|ON SALE NOW - See Below|
escaped Texas' death row the same day John Dillinger was killed
in Chicago. Along with Clyde Barrow he was one of the most hunted
criminals in America during the first half of the 1930's.
Raymond Hamilton was born in a tent along the banks of the Deep Fork River near Schulter, Oklahoma on May 21, 1913, and died in the Texas electric chair in Huntsville on May 10, 1935. From those humble beginnings in eastern Oklahoma to that final walk in the death house at the age of 21, Hamilton lived an impoverished, nomadic childhood followed by a sensational, tragic, short-lived adulthood.
Raymond's father had abandoned the family in Oklahoma, but later, when Raymond was seven, called for them to rejoin him in Dallas. The father, John Hamilton, deserted the family again -- this time for good. They were left in West Dallas, an unincorporated neighborhood that was a breeding ground for criminals. It was here that Raymond met and became friends with Clyde Barrow and Bonnie Parker, both several years older than Raymond. The resultant West Dallas gang captured headlines in the Southwest and nationally for several years during the early - and mid-1930's. They left a trail of murder, robbery and escape of unparalleled proportions.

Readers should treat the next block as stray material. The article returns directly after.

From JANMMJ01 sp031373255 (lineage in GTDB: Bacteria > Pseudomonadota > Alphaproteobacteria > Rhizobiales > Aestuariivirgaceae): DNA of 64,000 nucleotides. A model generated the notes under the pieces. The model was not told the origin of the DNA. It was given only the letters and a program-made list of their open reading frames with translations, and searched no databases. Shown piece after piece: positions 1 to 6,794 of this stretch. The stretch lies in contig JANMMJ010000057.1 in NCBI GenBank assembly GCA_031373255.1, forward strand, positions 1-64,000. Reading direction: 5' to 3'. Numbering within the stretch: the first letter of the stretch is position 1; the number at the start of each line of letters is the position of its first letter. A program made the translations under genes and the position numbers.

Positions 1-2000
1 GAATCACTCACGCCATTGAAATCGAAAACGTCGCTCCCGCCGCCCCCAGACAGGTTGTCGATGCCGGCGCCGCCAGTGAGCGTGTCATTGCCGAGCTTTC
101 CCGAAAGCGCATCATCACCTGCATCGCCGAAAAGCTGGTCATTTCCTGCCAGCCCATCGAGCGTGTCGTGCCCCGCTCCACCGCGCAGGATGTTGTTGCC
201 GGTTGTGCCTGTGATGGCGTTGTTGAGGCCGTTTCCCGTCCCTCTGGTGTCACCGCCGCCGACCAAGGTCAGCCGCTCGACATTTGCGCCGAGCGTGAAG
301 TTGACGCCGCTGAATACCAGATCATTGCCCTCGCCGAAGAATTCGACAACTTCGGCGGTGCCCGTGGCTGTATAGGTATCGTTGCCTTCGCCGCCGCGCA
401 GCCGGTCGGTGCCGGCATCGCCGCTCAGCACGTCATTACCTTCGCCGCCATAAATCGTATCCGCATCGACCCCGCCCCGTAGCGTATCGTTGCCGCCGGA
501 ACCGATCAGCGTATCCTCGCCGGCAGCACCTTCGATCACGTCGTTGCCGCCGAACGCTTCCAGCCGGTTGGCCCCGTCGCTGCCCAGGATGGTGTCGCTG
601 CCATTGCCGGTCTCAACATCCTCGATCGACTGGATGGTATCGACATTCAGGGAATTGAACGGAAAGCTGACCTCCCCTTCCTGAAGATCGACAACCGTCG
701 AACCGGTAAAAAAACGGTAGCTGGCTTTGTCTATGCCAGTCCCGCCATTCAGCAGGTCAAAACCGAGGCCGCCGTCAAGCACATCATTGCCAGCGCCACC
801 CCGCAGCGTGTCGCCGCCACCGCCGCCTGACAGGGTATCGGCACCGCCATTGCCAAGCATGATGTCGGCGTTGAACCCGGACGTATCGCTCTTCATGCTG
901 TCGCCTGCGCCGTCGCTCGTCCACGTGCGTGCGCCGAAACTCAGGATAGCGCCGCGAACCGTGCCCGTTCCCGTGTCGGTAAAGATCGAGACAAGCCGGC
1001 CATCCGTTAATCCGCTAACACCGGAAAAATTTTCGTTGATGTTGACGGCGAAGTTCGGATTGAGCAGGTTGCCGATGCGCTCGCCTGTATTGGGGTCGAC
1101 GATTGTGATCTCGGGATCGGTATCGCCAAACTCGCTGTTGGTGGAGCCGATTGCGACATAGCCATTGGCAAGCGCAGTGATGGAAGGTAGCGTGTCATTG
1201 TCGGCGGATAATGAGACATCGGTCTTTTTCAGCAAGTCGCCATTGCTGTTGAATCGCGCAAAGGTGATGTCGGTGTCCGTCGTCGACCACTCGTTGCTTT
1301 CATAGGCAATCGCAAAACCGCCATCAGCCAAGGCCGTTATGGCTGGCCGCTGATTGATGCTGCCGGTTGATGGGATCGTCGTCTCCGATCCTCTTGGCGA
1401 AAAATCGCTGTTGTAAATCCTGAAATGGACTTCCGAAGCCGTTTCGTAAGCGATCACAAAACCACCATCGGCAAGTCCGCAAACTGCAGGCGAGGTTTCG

Like many in West Dallas, Hamilton's crime career began small time with bicycle thefts and other petty thievery. From there he graduated to car theft. Then came major robberies with and without the Barrow gang. Bonnie and Clyde aided Raymond in his dramatic escape from the Eastham prison farm near Weldon, Texas. Following Barrow's and Parker's slaying at the hands of officers in May of 1934, Hamilton made a daring escape from the Texas death house the following July. Raymond went on a wild crime spree following the death house break and was finally recaptured in April of 1935 in the Fort Worth rail yards. He and Joe Palmer, a confederate in some of his robberies and escapes, were executed 35 days later. Raymond Hamilton is buried in Elm Grove Cemetery in east Dallas.
This biographical chronicle traces Raymond's life from the humblest of Oklahoma, West Dallas, and southwestern Dallas County beginnings to a criminal career that involved some of the most sensational escapades in Texas.
has written for The Arlington (Texas) Daily News, Vision Magazine
and other publications. He works in community relations and
public information for Texas Utilities in Glen Rose, Texas.
Underwood is now selling a signed, dated and personalized copy of
his book. The price is $20 in the United States and $30
outside the US. Send check or money order to:
Sid Underwood is available to visit schools, libraries, bookstores and groups.